With the above in mind, there are still issues that have arisen concerning SaaS based services and Cloud Computing, including:

1) Privacy
2) Data Security
3) Who has access to the data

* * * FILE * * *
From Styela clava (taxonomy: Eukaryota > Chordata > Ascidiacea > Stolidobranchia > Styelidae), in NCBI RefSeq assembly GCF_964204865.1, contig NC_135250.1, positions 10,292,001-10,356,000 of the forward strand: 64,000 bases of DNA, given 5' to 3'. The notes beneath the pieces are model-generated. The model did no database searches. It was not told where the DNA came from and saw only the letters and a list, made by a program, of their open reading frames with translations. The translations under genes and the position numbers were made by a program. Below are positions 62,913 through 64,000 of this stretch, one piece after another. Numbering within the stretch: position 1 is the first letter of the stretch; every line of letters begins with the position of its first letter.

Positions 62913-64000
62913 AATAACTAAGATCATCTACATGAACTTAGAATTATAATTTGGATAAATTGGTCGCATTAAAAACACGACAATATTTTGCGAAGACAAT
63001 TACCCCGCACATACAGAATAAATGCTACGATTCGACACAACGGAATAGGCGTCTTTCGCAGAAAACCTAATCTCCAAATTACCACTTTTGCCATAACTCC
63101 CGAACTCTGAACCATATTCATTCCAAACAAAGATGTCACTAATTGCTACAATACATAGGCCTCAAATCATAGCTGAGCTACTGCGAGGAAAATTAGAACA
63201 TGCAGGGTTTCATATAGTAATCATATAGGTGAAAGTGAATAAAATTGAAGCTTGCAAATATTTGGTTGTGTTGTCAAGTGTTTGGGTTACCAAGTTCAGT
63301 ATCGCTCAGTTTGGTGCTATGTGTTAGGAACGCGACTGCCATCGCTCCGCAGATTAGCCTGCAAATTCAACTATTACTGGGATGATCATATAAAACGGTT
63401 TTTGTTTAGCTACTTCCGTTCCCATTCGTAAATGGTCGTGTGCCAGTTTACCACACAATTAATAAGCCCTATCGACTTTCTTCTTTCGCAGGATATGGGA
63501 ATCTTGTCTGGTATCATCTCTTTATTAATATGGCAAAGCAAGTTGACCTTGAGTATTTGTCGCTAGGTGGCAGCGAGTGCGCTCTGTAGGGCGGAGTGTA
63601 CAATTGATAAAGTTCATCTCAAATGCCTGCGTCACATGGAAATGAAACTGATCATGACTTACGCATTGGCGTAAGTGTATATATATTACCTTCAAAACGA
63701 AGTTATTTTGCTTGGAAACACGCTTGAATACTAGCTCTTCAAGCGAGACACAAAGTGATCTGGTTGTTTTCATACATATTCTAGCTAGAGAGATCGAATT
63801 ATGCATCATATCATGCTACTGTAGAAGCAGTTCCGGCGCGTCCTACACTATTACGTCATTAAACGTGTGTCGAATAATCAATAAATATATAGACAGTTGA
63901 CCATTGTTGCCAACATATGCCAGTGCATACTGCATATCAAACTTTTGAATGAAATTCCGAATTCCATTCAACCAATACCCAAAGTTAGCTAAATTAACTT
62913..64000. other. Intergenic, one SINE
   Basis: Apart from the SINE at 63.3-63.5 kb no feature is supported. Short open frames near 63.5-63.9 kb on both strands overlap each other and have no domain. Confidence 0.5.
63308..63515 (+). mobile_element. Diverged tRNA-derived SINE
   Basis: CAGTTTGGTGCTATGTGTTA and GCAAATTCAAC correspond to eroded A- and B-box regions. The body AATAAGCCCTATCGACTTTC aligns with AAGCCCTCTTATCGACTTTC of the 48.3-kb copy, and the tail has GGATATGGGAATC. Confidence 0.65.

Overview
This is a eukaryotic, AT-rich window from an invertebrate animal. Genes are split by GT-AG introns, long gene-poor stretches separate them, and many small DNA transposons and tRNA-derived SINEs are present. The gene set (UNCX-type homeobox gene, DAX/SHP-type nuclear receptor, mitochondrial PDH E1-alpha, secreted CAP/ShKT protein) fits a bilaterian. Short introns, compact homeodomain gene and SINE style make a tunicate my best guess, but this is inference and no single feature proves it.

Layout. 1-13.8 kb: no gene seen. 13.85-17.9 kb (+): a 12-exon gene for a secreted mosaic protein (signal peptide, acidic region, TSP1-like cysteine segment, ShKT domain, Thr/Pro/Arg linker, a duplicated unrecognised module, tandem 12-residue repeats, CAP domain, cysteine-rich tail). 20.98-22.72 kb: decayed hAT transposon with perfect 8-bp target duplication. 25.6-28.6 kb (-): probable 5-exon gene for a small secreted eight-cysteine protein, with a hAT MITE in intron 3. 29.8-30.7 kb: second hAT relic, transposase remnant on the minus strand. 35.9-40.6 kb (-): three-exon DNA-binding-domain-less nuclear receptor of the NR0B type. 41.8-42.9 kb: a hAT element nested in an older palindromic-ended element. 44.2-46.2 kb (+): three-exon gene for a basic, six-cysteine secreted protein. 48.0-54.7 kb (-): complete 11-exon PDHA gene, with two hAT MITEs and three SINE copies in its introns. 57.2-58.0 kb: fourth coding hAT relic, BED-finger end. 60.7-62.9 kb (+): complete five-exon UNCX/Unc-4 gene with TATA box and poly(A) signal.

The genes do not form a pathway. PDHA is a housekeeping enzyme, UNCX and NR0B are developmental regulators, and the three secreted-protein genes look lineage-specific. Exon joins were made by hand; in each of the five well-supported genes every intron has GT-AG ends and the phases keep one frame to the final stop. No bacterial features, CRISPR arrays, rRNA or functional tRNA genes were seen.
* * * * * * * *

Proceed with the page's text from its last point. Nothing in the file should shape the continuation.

All three are imperative to address early on for both the consumer and the SaaS company. I have seen agreements that, because they were so poorly written, develop into major lawsuits. This is because most don't consider the fact that the SaaS agreement involves several parties. Parties to the agreement include: the software developer, the data hosting company, third party platforms that implement the application or provide services for the SaaS product. By having several different agreements, there is no cohesion to the framework of the services that are being offered. To make matters worse, this creates even more uncertainty for the end user. Which leads to the drawback of SaaS from developers perspective. Unlike the typical software license, the SaaS user purchases the subscription to the service. Normally, there are no lengthy contracts and the user can cancel at any time. As you can see it is not the software that is the focal point, rather it is the "service" being provided. Theoretically, a customer could cancel the service at the end of any given month if they do not like the service. Thus, with each additional customer would come an expectation that the fixed costs of the company would be reduced. Just like any other business, a company without customers is doomed to fail. A company will fail if it does not provide its customers with what they want, when they want it, and with impeccable customer service.